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See Josef Frank’s textile designs in new London exhibition

Hawaii Brun by Josef Frank ©Svenskt Tenn. Images courtesy of the Fashion and Textile Museum
Hawaii Brun by Josef Frank ©Svenskt Tenn. Images courtesy of the Fashion and Textile Museum

Josef Frank is one of Sweden’s most influential designers. He is best known for creating furniture and colourful textiles for Svenskt Tenn, the homeware and interiors company founded by Estrid Ericson in 1924. In the 1930s and 40s, he produced some 2,000 furniture sketches and 160 textile prints for the company as well as glassware and metalwork.

A new exhibition at the Fashion and Textile Museum in London showcases Frank’s furniture and prints alongside watercolour paintings. The exhibition is the first in the UK dedicated to Frank’s work and aims to contextualise his designs while highlighting his lesser-known works in watercolour.

Frank was born in Austria in 1885 and grew up in Vienna, where he studied architecture. In the 1920s, he designed affordable social housing estates and workers’ apartments. He fled to Sweden to escape Nazi discrimination in 1933 and started working with Ericson soon after.

Josef Frank, Butterfly, 1943-45 ©Svenskt Tenn Josef Frank, Gröna Fåglar ©Svenskt Tenn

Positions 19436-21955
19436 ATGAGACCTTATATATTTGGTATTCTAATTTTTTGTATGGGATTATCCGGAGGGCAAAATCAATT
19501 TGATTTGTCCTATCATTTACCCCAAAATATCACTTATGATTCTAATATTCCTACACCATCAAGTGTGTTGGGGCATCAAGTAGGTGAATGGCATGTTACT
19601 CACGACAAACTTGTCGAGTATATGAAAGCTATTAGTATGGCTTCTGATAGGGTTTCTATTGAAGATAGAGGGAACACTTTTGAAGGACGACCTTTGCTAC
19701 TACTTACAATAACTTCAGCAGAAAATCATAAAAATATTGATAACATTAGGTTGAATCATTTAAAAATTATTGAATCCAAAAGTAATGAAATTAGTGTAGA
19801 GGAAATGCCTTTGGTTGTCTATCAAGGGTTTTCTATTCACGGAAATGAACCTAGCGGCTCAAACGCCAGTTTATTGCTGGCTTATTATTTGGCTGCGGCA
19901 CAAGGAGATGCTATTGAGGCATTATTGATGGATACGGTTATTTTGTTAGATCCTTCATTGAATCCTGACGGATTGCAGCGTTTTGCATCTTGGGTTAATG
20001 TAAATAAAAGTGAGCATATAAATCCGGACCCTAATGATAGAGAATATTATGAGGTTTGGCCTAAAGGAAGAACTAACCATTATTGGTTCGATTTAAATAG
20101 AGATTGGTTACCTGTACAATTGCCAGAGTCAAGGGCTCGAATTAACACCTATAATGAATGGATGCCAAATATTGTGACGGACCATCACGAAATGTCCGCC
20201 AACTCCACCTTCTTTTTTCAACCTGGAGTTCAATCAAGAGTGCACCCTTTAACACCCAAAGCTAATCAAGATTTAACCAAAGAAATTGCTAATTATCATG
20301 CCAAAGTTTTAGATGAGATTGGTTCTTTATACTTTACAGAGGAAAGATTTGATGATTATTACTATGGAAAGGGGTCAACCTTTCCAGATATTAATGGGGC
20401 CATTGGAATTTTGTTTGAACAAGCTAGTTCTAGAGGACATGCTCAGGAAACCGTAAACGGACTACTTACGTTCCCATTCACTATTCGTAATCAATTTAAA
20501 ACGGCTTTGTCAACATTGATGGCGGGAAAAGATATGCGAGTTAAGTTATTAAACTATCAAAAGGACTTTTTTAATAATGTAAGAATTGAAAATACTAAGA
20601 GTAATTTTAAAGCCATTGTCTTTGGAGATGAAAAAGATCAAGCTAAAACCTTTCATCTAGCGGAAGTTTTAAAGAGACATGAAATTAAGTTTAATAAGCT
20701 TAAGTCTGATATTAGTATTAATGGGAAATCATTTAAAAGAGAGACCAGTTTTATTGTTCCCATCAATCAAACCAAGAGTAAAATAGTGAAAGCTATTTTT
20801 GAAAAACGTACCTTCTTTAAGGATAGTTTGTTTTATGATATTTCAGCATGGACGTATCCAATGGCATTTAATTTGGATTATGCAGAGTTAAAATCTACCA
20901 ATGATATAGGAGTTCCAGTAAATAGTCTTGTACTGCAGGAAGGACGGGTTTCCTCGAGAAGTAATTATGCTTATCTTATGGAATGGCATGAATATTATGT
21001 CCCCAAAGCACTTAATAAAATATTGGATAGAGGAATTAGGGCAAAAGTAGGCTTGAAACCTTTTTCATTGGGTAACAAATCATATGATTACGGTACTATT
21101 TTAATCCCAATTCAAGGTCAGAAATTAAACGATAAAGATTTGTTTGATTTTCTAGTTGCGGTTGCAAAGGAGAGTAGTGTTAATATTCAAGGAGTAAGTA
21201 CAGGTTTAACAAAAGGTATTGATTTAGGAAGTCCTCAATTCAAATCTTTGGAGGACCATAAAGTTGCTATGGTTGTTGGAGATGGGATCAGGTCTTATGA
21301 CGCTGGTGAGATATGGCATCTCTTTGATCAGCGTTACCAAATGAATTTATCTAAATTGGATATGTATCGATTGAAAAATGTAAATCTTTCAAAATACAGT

Frank’s prints for Svenskt Tenn – created during a period of war and suffering throughout Europe – are bright and joyous, filled with bold colours, botanicals and charming butterflies. His furniture designs combine functionalism with decoration – chest of drawers are embellished with floral prints and sofas and chairs upholstered in colourful fabrics. Together with Ericson, he helped define an aesthetic that paved the way for brands like Ikea.

“Josef Frank’s textile patterns are design classics: his brilliant use of colour, sense of scale and surreal organic forms have remained in fashion for over 70 years,” says Celia Joicey, head of the Fashion and Textile Museum. “Frank’s collaboration with Estrid Ericson at Svenskt Tenn in Stockholm is a fine example of how working in a design partnership can create a stronger individual style.”

1-the-dining-room-in-annes-house-millesgarden-fitterd-with-josef-frank-furniture-by-estrid-ericson-millesgarden
The dining room in Anne’s House, Millesgarden, with textiles and furniture by Josef Frank and Estrid Ericson

The exhibition will showcase textiles, carpets, wallpapers and furniture along with room sets and watercolours. (Frank produced around 400 paintings in the latter stages of his career, depicting cityscapes, landscapes and still lifes).

The exhibition is in association with Millesgården museum and sculpture garden in Stockholm. Frank and Ericson designed the interior for a house in the grounds of Millesgården in 1951 and plans, photographs and drawings will show the pair’s work in situ.

Alongside the exhibition, the Fashion and Textile Museum is hosting a book signing with Ulrica von Schwerin Sievert – author of a new book on Frank’s watercolours – and a tour led by curator Dennis Nothdruft.

It’s a rare chance to see Frank’s prints up close and learn more about the celebrated architect and designer.

Manhatten by Josef Frank (1943-45) ©Svenskt Tenn Tulpaner by Josef Frank ©Svenskt Tenn Artillerigatan, Stockholm, painted by Josef Frank between 1953 and 67. ©Anna Sievert Watercolour painted by Josef Frank between 1953 and 1967 ©Anna Sievert

Josef Frank: Patterns  – Furniture – Painting opens at the Fashion and Textile Museum, SE1 3XF on January 28 until May 7 2017. For details, see ftmlondon.org

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